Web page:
In our day we have seen “faith prophets” like Moses who have come to light not because they are powerful persons in and of their own right, but because they, too, have experienced a “burning bush”, presenting them with the awareness of the power of God’s presence to do justice. For instance, Archbishop Desmond Tutu, Bishop of South Africa, was a faith prophet who became God’s deliverer against South African apartheid.
Desmond Tutu said that he and his people are “prisoners of hope”. Tutu and protestors against apartheid had already been arrested weeks before for civil disobedience and put in jail for several days. When he was freed he was back at his Cathedral pulpit preaching when the S. African Security Police stormed in the Cathedral of St George’s during his sermon at an ecumenical service. Jim Wallis was there. Tutu stopped preaching and just looked at the intruders as they lined the walls of his cathedral, wielding writing pads and tape recorders to record whatever he said, threatening him with consequences for any bold prophetic utterances. Tutu stared them down and said, “YOU ARE POWERFUL, VERY POWERFUL”, but he serves a higher power greater than their political authority “But I serve a God who cannot be mocked”. “Since you have already lost, I invite you today to come and join the winning side.” (p.348) The congregation was literally transformed by the bishop’s challenge to power.—the people were outnumbered by these security forces, but they were filled with such spiritual excitement that they literally jumped up out of their seats and began dancing!!! Embodying the “spirit of hope”, and danced out of the cathedral to meet the awaiting police and military of apartheid who were not expecting a confrontation with dancing worshipers. The police didn’t know what to do, so the backed out of the way and allowed the worshipers to dance their way to freedom. Just as Moses’ sister, Miriam—if you remember the end of the story once Moses successfully delivers his people across the Red Sea—Miriam picks up a tambourine and starts DANCING!! Tutu showed his people that they could move from a place of fear to a place of hope, if they placed their faith in God who is present to them. How can we move our people from a place of secular cynicism to a faith of hope? What are the threats in Scotts Valley that keep us tempted to succumb to secular cynicism rather than grasping the faith of hope? When I have talked with parents and even the youth of Scotts valley, I have discovered a threat to children and youth regarding the use of alcohol and drugs. Parents have been shocked when they face their child’s involvement with this—the community at large simply says: “Oh, no big deal. Everyone’s doing it. Welcome to the club.” They are succumbing to secular cynicism—we are called to respond by choosing faith! Choosing to allow God to be present, to allow God’s power to overcome this oppression of our children. We are to be faith prophets to set OUR Children free.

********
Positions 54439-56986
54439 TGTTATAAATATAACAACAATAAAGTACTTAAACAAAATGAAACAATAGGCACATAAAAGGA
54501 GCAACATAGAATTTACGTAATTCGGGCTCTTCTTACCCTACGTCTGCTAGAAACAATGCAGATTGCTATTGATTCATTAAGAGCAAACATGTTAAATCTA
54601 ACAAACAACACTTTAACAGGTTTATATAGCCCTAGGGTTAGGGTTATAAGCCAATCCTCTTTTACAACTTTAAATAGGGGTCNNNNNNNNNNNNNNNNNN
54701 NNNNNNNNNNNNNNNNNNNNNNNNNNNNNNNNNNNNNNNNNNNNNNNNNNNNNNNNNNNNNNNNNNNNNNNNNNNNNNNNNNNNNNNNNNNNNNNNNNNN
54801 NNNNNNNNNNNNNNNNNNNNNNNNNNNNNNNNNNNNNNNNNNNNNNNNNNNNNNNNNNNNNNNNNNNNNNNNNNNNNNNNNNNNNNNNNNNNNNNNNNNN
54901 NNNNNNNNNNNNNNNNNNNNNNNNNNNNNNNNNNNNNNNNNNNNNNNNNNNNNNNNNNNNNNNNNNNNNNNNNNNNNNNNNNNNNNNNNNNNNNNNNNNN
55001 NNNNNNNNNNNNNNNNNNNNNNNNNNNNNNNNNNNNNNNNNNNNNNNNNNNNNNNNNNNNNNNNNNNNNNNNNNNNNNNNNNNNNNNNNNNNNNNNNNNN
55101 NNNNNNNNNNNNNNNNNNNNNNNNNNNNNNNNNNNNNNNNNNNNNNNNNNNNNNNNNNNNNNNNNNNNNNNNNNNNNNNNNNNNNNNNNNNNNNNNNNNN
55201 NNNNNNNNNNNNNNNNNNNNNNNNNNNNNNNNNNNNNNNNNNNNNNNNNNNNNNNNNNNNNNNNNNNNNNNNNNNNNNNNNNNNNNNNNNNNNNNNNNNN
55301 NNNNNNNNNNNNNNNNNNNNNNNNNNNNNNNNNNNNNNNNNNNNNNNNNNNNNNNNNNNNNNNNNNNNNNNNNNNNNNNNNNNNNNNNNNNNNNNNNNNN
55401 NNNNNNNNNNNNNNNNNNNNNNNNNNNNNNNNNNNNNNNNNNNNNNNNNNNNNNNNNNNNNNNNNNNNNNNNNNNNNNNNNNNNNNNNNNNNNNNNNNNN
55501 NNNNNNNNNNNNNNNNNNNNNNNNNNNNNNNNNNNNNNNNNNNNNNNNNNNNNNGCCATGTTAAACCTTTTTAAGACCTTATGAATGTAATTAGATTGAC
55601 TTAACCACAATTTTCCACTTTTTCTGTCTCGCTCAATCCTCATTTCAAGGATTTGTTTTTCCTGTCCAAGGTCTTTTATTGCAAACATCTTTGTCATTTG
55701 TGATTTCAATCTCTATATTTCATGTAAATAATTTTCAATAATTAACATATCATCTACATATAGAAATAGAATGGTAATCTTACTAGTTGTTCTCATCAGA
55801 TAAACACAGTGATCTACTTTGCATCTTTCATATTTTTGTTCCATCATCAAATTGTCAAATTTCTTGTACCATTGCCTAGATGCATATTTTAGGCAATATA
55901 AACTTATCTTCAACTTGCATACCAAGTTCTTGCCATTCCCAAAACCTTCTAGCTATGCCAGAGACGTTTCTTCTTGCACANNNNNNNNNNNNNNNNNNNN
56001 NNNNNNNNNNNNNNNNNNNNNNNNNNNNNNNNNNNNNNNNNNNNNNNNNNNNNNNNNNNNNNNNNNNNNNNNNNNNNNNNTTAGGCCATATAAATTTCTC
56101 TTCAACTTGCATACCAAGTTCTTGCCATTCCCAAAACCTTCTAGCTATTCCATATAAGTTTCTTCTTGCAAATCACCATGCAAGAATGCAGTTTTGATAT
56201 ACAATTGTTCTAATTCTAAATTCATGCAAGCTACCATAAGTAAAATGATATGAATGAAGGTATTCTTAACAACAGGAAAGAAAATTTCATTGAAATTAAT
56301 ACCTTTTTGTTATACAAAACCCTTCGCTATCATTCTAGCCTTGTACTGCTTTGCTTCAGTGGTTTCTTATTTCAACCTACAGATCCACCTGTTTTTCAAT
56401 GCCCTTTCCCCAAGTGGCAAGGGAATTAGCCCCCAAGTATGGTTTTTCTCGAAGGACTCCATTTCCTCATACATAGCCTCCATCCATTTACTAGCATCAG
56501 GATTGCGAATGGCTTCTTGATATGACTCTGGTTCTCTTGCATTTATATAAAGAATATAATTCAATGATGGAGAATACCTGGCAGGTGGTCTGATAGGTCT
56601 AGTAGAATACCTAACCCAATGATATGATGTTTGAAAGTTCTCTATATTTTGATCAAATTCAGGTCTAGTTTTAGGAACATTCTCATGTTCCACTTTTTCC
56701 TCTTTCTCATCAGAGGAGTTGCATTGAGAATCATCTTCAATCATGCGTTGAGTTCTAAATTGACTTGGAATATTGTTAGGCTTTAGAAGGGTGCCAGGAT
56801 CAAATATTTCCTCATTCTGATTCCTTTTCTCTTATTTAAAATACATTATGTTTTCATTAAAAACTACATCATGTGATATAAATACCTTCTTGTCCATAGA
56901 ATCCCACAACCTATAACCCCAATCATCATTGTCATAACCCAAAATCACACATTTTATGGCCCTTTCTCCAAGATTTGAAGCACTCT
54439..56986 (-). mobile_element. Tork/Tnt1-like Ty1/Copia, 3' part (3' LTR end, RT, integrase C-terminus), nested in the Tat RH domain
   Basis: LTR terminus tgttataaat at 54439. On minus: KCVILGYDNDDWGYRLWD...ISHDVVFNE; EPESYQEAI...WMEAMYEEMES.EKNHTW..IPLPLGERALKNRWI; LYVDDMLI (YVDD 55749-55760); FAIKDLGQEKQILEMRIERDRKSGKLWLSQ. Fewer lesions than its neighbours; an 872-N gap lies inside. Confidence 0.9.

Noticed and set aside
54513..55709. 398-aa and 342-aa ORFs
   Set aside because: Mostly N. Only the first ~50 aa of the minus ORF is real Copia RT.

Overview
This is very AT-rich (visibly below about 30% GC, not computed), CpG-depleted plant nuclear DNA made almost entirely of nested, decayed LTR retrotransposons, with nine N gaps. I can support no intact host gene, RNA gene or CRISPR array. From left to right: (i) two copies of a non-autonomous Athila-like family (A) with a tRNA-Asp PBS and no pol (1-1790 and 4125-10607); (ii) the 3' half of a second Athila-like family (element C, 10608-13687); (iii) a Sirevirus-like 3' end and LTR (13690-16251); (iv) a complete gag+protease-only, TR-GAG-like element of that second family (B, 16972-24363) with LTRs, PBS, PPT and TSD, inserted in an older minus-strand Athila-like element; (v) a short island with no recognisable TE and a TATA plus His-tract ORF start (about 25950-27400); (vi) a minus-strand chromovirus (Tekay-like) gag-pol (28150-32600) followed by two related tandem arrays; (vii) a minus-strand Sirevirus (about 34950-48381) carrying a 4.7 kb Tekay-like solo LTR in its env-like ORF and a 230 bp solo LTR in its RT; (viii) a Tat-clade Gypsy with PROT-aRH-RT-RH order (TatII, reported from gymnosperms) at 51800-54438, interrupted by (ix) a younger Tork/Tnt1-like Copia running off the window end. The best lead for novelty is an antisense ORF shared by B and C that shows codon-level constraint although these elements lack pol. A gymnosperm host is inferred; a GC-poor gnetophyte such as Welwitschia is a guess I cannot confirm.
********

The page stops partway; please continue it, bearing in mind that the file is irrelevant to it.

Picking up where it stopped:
Bishop’s committee came together in prayer to consider what’s next for the spiritual development of St. Philip’s. The majority of us discovered that we have a passion for children and youth—and that we see our facility, our ministry, as best directed toward the concerns of children and youth. In the end we came up with 3 initiatives, but the first was written “Youth Refuge”. We don’t yet know what that looks like—internet café? Sports club hang out? Homework club? Preschool training ground for parents? Peer group counseling center? Safe haven? Music club? All of the above?—we need to research and vision, question the community, prayerfully look into our own hearts to discern what we can do, what we are willing to do. But the first step is to move our minds from a place of secular cynicism to a choice for hope—do not let the concerns of the secular world hold power over our decisions to live out of our faith that God expects something GOOD to happen here, that will benefit not only the people of St. Philip’s, but even more importantly, the people of Scotts Valley.
Lisa Sullivan’s story: afro American woman, Washington, DC, intelligent. Ph.D. Yale. Could have stayed in the “ivory tower” of higher education, but went back to DC to mobilize the African American community. Non-profit group LISTEN, Inc. Listened, encouraged, loved her people into fulfilling their potential to rise above the poverty and ghetto drug life. When challenged by those who said we need a leader like Martin Luther King to be our prophet, she said, “we are the ones we have been waiting for … we are the prophets who will move our community from cynicism to hope.”
You and I are called to be the faith prophets of hope for Scotts Valley. This Lent I challenge you to pray, talk amongst yourselves, listen to our community and see how you can move from secular cynicism to be a prophet of faith, in the name of Jesus Christ.
*God’s Politics: Why the Right Gets it Wrong and Left Doesn’t Get it, Jim Wallis.
**(Jewish Virtual Library, Joseph Telushkin, Jewish Literacy, NY: Wm. Morrow and Co, 1991.